Joseph Steele’s 1840s frame house and other Clinton Hill eye candy
Eye On Real Estate
I’m Still Standing, Yeah, Yeah, Yeah, as Elton John would say.
There’s a fine frame house built around 1845 — which can be found right at a busy intersection in Clinton Hill.
Joseph Steele House, as history-loving Brooklynites call it in honor of its original owner, is located at 200 Lafayette Ave.
It’s made of yellow-painted clapboard and has an octagonal cupola. It was designated as an individual city landmark in 1968.
This suburban mansion — in those days, this spot was in the suburbs — is largely a Greek Revival design. There are also touches of Italianate architectural style, which was a new thing in Brooklyn construction in the 1840s.
According to a city Landmarks Preservation Commission designation report about 200 Lafayette Ave., R.N. Skinner bought it in 1903. The eye-catching house still belongs to the Skinner family, online records indicate.
In the ensuing decades, as residential development took off in Clinton Hill, some of the grandest buildings were constructed on Washington Avenue.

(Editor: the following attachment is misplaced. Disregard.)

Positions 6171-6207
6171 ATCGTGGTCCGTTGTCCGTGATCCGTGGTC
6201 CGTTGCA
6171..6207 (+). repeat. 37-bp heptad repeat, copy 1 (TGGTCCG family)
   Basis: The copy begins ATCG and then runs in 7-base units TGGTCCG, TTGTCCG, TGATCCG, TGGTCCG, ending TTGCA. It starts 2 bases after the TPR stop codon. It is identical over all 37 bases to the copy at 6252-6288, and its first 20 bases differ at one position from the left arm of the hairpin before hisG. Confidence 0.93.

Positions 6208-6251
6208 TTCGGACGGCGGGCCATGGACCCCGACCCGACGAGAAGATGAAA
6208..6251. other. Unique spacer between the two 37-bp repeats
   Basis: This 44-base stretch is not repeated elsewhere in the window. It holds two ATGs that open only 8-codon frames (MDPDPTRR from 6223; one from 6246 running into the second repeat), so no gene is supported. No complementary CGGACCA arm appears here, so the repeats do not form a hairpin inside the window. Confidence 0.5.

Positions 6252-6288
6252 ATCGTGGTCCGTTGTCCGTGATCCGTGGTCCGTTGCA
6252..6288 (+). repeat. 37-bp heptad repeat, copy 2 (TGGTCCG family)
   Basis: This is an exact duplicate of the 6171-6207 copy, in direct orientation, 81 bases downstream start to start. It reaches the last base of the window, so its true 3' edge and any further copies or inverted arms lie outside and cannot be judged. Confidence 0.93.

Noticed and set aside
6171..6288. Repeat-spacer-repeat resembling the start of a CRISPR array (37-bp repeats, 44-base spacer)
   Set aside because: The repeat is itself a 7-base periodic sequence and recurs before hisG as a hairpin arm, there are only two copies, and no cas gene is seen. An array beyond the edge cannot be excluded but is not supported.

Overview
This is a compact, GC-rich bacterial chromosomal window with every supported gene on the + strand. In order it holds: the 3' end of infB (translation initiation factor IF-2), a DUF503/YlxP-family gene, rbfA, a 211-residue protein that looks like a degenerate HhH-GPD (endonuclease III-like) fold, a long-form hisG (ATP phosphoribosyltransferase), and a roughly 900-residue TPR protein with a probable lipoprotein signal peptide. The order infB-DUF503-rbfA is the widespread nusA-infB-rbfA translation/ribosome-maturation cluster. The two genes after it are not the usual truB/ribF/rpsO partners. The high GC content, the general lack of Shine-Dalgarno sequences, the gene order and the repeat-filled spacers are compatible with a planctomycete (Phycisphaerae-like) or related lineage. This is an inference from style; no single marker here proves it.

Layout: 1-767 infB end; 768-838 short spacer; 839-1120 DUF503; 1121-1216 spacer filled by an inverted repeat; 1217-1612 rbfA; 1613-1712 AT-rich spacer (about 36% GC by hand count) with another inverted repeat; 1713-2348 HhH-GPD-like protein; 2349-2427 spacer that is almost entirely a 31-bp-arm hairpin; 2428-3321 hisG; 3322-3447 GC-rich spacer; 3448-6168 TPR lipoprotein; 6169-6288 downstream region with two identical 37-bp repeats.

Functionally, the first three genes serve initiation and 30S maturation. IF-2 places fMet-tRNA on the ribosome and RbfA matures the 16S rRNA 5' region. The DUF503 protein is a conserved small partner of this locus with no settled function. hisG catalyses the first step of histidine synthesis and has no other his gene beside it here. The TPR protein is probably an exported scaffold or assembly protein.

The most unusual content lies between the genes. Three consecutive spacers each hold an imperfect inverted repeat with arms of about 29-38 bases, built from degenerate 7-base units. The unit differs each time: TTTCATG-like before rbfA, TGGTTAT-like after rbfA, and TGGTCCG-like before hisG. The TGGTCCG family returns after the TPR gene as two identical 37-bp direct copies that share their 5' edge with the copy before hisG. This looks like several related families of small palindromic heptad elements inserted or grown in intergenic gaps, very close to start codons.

The diverse architecture on this avenue includes the Queen Anne style, which was deployed on a cluster of three 1880s rowhouses at 301-305 Washington Ave. so they look like a single grand home.
There are combination Queen Anne-Romanesque Revival homes, for instance at 400-404 Washington Ave. And there are straight-up Romanesque Revival-style buildings, such as 229-231 Washington Ave.
Superb rows of brownstones can be found on some blocks of this eye-pleasing avenue.
The neighborhood’s other avenue of grand homes is the Gold Coast, AKA Clinton Avenue. See related story.
Visual delights can be found on every other street in the Clinton Hill Historic District — from homes with big front porches on peaceful Cambridge Place to the Romanesque Revival turret at 289 DeKalb Ave., which famous architect Montrose Morris designed.
Take a look at these photos we took.
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